Typical actually means "of a particular type" but that particular type may not be difficult. What do you people think?

closed as unclear what you're asking by Hot Licks, bookmanu, TimLymington, sumelic, Scott Sep 22 at 4:38

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    Could you please provide more context, or an example? – Jon Purdy Feb 11 '11 at 4:12
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    @JonPurdy, I'm guessing that it's something like "Oh, that's just typical!", which as @Tom suggests is an expression of dissatisfaction rather than difficulty. – Benjol Feb 11 '11 at 7:09
up vote 2 down vote accepted

Typical does not mean difficult. If something — a task, say, like icing a cake — is usually easy, it would be typical for it to be easy. Difficult, however, would never mean easy.

Typical means  

having the distinctive qualities of a particular type of person or thing

Those qualities might be difficulty, easiness, awkwardness, oddness, friendliness, whatever: the point is, they would be representative of a type.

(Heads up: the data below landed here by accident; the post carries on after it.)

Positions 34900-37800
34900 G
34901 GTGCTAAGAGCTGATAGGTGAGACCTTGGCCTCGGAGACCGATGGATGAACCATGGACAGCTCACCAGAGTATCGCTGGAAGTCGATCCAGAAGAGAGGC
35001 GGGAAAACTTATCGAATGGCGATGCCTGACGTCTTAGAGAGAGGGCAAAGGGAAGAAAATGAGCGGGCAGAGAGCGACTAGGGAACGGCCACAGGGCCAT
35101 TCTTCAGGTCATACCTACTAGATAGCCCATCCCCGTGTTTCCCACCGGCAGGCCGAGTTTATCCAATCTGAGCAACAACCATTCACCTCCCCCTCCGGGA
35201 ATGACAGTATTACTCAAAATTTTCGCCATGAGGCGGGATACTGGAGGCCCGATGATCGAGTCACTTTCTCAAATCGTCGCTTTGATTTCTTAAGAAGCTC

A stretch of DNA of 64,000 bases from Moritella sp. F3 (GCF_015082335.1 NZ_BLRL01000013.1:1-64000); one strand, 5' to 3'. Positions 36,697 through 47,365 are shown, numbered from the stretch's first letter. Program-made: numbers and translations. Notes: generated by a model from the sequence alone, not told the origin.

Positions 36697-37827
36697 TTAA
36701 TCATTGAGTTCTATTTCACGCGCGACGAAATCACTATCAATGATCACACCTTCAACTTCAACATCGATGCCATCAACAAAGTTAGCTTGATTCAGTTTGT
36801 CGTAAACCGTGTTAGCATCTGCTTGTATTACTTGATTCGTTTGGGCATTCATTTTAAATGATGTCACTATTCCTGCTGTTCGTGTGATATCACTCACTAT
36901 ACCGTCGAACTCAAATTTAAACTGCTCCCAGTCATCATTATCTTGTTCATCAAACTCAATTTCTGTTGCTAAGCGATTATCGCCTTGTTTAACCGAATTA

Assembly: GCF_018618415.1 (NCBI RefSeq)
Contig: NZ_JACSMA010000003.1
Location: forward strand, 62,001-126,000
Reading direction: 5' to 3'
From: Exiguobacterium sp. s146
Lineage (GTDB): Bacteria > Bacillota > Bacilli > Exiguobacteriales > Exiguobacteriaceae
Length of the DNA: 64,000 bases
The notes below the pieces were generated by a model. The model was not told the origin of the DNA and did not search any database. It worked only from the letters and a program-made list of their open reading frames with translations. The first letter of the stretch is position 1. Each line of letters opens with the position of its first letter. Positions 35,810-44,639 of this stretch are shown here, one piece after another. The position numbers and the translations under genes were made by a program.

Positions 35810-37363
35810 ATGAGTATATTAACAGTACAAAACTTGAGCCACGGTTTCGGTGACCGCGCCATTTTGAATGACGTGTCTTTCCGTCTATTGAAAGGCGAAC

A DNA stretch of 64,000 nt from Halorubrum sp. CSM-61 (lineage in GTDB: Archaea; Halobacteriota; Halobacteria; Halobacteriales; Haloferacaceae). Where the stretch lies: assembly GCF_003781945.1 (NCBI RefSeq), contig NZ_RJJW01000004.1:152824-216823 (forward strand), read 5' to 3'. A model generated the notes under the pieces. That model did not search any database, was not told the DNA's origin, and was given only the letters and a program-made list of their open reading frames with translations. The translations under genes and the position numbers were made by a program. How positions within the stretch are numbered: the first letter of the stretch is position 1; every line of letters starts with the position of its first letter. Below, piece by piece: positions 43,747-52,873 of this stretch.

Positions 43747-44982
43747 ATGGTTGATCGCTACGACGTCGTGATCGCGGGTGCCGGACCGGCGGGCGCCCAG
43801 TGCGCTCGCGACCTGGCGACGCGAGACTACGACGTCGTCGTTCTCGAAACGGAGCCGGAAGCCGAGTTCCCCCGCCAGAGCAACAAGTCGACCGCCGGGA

No, they don't mean the same thing.

People may however use "typical" to express dissatisfaction with something. For example:

"Typical Jim, he's always late"

or

"Typical, I knew I was going to fall into that cake, my day is ruined".

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    Note that this is still related to typical, in that it generally means "That person (even myself) has once again done something annoying/bad, something that is typical of them". (It is especially annoying when someone does something and you 'know' in advance they're going to do it, and they do it anyway!) – Benjol Feb 11 '11 at 7:11

As others have mentioned, "typical" does not mean "difficult". There are no common English idioms where this is the case, either.

But I wonder if the people who "usually" use this word are not actually just mispronouncing "difficult". Or possibly you are mis-hearing "difficult" as "typical". There are some common consonant mutations involved d --> t, f --> p, possibly elision of the final "t". I once had Tibetan Buddhist monk as a teacher, and I can imagine him pronouncing "difficult" this way.

  • I remember the newsstand vendor who used to say "eighty pie" when I bought something that cost $0.85. – phoog Dec 16 '15 at 18:07

I find that the word typical makes it seem like you're being characterized into a position that may not be true. A false perception.

protected by tchrist Sep 20 at 0:27

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